Monday, August 13, 2012

Difficulties with Advanced Health Directives

In last week’s post, an overview of Advanced Health Directives (AHDs) was provided.

As mentioned in that post, there are a number of significant practical difficulties with AHDs, and in summary, the main issues in this regard include:

1.       The person making the AHD tends to want to be able to have a ‘turn off the switch’ type provision (or perhaps even euthanasia).  No AHD allows this.  Unless the donor has specific religious or personal objectives, many of the questions are somewhat irrelevant.

2.       The attitude of a donor when signing the AHD is not necessarily any indication of their attitude in say, ten years time, when the issue arises.  Anecdotally many doctors are unwilling to rely on a document from years earlier in the heat of the moment (even if they find that document on an urgent basis).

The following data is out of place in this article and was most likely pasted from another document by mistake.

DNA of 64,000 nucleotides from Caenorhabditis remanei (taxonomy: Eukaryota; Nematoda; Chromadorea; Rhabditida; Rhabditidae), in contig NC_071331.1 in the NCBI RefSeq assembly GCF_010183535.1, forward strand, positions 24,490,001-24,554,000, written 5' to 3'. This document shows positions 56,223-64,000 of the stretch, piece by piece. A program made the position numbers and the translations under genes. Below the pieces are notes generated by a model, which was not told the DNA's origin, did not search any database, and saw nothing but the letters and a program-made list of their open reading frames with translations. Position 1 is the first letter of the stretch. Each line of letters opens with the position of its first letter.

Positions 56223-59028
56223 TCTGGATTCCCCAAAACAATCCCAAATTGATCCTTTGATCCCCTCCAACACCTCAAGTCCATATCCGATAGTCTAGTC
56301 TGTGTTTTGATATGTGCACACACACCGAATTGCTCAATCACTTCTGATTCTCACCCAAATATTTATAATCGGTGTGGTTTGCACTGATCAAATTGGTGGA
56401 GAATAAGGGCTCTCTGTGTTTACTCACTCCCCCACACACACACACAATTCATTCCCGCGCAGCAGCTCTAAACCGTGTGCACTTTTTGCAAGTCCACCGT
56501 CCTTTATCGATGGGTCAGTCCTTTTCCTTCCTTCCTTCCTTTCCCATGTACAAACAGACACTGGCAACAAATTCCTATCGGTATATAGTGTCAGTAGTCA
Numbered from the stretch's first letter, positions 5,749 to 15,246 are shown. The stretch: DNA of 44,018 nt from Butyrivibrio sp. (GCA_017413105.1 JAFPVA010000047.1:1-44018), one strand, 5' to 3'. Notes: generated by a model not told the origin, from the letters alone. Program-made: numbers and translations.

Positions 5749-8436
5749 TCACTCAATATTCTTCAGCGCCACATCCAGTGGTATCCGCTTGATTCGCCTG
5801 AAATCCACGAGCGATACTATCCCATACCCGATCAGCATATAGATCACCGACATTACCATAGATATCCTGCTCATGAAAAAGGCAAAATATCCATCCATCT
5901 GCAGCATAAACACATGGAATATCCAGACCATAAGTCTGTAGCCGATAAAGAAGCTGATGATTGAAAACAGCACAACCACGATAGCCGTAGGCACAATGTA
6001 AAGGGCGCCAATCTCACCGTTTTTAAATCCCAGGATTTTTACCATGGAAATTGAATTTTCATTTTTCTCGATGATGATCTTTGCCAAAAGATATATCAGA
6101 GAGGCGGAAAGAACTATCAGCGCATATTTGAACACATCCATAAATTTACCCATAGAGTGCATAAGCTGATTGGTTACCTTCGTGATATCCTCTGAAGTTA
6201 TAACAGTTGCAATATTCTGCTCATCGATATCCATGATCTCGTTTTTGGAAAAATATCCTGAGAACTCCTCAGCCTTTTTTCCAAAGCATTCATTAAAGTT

3.       As the document needs to be completed with a GP it is unlikely that the GP is actually going to be involved in any sort of emergency situation in any event – again, another reason why the doctor actually performing the medical treatment etc, would be very unlikely to either try and find the AHD or even if it is found, look to rely on it.

4.       In contrast, doctors will generally place significant weight on whoever is appointed as the enduring power of attorney.  If that enduring power of attorney is also a next of kin and if there is no hint of any dispute in the immediate family group, then the wishes of the person seeking medical treatment will generally be respected.

In next week’s post, there will be links provided to the relevant government websites for AHDs in every Australian State.

Until next week.